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Homework Help: Differentiation of Unit Tangent

  1. Dec 10, 2008 #1
    So we are given T(t) = c'(t)/||c'(t)|| as well as ||T|| = 1

    We also know T(t)dotT(t) = 1 and T'(t)dotT(t) = 0

    The problem asks us to find T'(t)


    I tried differentiating c'(t)/||c'(t)|| treating ||c'(t)|| as the square root of the dot product of c'(t) with itself. I used the product rule, chain rule, quotient rule, and ended up with some nasty terms, namely c'(t) dot c"(t).

    I am pretty sure the answer we are looking for is T'(t) = c"(t). Therefore, if we can prove that T(t) = c'(t), then the answer T'(t) = c"(t) follows.

    Please help! LOL Not being able to solve this has been bothering me big time!
     
  2. jcsd
  3. Dec 10, 2008 #2
    Oh wait, I was wrong about something. T(t) will only equal c'(t) if it is parametrized by the arc length.

    This is what I got, if anyone cares to check (please do!)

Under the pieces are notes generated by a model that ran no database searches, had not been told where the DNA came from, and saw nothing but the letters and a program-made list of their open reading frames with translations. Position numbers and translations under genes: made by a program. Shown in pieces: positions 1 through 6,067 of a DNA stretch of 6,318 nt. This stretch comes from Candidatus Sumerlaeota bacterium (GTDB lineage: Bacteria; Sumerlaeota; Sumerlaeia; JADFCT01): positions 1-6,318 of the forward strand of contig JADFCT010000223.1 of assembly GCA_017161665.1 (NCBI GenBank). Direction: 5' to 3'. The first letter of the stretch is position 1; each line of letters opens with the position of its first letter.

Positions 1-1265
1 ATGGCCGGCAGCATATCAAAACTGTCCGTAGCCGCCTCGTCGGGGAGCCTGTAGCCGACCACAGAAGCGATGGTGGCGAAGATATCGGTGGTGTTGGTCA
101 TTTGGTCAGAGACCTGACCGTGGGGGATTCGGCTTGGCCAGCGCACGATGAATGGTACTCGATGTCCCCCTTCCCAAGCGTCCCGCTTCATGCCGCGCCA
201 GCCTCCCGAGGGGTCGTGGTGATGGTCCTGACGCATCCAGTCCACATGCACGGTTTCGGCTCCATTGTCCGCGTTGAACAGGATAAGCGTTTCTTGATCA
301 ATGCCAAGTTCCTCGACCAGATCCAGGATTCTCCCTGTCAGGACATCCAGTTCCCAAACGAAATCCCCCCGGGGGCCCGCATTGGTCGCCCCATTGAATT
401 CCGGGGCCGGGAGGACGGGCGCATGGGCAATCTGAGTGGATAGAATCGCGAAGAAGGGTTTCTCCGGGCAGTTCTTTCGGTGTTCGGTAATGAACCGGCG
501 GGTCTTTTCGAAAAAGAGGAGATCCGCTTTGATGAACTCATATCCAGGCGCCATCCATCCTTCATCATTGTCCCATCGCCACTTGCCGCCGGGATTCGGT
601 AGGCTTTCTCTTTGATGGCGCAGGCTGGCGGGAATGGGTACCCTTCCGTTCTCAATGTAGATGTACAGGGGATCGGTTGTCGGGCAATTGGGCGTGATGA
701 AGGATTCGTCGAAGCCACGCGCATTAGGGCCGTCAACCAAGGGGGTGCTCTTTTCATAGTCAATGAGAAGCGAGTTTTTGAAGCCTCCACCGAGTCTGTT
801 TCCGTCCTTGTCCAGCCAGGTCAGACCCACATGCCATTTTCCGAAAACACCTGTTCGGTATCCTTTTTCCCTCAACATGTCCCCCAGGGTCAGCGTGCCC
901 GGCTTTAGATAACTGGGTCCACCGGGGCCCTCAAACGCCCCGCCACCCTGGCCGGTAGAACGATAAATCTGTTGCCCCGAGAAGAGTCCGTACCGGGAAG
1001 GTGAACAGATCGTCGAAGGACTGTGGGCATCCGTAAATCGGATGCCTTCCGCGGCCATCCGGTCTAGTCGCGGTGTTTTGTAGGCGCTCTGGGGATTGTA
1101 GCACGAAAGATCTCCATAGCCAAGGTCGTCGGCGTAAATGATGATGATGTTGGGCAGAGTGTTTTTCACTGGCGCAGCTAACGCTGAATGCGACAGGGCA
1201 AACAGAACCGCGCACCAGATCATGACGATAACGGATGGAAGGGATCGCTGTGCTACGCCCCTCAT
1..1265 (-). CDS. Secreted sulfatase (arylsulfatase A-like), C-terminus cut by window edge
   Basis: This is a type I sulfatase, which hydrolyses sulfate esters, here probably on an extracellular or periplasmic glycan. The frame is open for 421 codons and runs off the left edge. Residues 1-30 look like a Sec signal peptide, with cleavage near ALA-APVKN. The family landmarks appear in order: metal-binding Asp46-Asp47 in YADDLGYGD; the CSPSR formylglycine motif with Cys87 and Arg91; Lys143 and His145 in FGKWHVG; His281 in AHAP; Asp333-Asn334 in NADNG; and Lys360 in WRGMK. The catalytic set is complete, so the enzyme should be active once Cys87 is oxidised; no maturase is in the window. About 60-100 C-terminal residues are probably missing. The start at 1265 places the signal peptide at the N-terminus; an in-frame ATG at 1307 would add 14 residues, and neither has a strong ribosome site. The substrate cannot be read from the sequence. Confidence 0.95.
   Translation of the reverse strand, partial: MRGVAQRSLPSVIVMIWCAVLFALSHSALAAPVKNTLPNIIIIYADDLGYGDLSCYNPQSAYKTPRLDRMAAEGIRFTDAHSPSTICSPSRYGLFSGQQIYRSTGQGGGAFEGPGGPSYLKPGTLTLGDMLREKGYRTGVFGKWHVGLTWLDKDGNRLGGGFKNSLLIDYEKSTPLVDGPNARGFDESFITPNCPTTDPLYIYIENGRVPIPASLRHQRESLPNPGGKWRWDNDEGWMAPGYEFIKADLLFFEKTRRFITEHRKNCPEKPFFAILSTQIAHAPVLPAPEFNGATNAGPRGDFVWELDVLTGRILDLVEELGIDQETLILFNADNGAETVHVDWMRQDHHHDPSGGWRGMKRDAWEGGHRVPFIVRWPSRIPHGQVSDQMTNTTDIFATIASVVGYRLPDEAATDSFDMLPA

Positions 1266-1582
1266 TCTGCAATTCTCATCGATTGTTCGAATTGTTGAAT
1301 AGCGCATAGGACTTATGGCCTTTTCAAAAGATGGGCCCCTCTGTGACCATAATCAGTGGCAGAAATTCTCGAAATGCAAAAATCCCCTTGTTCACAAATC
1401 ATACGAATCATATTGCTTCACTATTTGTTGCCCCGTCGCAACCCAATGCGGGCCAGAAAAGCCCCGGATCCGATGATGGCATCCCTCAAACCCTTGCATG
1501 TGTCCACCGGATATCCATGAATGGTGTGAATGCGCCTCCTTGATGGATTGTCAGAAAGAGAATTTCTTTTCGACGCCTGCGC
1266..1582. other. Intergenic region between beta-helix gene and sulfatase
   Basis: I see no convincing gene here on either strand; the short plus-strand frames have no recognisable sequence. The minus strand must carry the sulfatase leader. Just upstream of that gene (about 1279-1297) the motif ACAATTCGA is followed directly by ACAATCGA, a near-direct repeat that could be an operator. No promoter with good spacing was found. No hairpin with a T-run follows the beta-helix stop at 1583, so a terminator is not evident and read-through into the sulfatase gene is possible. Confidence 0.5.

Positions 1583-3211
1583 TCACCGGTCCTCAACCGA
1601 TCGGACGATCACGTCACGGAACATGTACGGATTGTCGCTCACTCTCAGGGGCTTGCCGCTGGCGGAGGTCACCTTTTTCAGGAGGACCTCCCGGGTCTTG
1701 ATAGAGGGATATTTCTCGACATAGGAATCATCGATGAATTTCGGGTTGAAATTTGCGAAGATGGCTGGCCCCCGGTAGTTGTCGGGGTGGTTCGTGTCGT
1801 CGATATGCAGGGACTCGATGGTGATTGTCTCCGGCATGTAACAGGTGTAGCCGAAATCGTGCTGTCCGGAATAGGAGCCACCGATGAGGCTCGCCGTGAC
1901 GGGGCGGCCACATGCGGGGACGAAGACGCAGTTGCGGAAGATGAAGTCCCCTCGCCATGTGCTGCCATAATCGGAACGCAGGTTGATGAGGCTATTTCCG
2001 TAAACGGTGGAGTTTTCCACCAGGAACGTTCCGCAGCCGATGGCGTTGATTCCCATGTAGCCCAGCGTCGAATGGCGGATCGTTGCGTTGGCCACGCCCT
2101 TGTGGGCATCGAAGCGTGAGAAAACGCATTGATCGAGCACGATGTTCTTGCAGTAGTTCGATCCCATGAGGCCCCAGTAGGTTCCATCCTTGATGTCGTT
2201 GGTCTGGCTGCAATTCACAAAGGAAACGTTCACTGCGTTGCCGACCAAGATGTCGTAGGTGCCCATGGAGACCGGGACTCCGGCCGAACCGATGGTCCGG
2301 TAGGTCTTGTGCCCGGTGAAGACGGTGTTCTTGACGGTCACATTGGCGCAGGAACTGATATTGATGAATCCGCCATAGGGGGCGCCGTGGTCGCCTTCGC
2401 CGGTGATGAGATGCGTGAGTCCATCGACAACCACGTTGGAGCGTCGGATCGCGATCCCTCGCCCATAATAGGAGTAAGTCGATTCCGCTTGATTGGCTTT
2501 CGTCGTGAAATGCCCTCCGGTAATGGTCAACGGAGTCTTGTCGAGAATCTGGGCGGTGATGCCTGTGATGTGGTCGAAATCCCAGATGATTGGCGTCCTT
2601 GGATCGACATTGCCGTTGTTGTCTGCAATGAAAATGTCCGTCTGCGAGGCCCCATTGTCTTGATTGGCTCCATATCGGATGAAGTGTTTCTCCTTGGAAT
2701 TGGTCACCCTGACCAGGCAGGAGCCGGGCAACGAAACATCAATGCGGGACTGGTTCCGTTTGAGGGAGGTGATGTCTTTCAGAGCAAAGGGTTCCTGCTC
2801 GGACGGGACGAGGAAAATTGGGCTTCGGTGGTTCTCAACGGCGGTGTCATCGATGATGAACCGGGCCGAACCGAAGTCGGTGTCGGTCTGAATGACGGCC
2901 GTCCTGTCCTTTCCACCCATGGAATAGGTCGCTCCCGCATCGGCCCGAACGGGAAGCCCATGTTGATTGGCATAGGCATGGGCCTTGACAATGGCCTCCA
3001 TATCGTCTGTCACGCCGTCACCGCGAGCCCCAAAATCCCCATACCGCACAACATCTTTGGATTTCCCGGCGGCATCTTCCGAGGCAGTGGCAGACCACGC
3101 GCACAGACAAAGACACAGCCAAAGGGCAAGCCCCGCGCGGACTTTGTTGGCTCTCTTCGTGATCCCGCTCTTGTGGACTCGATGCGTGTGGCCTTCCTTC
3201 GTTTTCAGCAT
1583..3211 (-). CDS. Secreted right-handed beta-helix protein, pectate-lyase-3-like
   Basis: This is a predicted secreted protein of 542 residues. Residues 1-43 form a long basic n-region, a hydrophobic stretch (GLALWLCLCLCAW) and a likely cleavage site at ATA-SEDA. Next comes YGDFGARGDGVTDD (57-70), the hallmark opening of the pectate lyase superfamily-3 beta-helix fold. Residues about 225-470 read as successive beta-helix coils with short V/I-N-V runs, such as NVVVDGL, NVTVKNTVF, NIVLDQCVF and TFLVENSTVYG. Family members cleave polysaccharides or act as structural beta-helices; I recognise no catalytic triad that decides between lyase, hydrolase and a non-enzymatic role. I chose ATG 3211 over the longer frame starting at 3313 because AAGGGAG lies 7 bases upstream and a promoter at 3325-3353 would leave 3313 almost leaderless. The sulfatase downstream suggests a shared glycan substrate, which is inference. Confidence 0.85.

T'(t) = [||c'(t)||(c"(t)) - c'(t)(c'(t) dot c"(t))]/||c'(t)||3
     
  4. Dec 10, 2008 #3

    Dick

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    I got c''(t)/|c'(t)|-c'(t)(c'(t).c''(t))/|c'(t)|^3. That's like yours but with some factors and parentheses moved around. You can do a quick check by testing whether T(t).T'(t)=0. Is it?
     
  5. Dec 10, 2008 #4
    That is most definitely what I got when I just re-did the problem!!!!

    Yay!!!! Thank you very much, I will go and check it now

    :biggrin:
     
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